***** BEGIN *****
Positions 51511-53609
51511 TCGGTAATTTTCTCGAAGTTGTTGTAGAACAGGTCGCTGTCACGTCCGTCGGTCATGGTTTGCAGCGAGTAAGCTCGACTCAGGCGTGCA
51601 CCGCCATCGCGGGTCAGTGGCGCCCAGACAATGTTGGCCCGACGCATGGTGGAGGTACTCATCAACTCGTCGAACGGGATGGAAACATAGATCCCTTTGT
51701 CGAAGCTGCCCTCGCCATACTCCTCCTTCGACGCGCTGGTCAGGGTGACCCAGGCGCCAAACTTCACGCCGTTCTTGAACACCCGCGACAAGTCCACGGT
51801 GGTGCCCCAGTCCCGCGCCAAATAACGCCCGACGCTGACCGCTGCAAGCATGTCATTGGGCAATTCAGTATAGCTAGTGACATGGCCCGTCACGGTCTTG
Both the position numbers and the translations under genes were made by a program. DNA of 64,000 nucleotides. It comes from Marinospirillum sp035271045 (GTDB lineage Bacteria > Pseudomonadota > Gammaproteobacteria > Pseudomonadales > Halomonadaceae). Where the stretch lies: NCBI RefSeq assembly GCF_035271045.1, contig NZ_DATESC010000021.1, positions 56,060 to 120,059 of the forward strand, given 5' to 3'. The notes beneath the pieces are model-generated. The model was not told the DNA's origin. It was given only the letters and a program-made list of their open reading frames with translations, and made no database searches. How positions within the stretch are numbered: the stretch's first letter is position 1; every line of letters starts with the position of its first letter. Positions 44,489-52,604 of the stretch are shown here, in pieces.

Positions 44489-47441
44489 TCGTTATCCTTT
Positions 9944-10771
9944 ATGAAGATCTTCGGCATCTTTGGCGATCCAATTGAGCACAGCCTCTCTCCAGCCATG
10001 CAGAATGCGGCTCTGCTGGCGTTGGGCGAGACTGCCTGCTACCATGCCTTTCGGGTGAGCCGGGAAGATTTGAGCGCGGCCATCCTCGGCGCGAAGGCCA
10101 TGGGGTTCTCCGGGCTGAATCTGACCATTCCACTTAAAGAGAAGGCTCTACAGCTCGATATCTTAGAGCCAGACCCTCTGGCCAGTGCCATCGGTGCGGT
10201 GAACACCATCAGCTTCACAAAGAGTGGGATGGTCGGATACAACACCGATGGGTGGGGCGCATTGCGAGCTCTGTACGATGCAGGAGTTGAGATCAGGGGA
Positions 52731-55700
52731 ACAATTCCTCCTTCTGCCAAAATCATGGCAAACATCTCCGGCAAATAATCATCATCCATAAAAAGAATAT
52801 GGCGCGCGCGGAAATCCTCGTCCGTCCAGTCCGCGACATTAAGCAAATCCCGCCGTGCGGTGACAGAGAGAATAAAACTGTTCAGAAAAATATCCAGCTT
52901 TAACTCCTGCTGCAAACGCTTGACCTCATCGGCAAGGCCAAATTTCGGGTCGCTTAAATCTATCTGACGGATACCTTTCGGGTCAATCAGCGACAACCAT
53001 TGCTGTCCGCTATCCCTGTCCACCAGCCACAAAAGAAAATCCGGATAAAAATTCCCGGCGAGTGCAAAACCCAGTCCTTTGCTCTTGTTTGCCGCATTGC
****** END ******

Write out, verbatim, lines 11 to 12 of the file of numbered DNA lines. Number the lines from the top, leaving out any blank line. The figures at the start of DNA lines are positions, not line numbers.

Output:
10001 CAGAATGCGGCTCTGCTGGCGTTGGGCGAGACTGCCTGCTACCATGCCTTTCGGGTGAGCCGGGAAGATTTGAGCGCGGCCATCCTCGGCGCGAAGGCCA
10101 TGGGGTTCTCCGGGCTGAATCTGACCATTCCACTTAAAGAGAAGGCTCTACAGCTCGATATCTTAGAGCCAGACCCTCTGGCCAGTGCCATCGGTGCGGT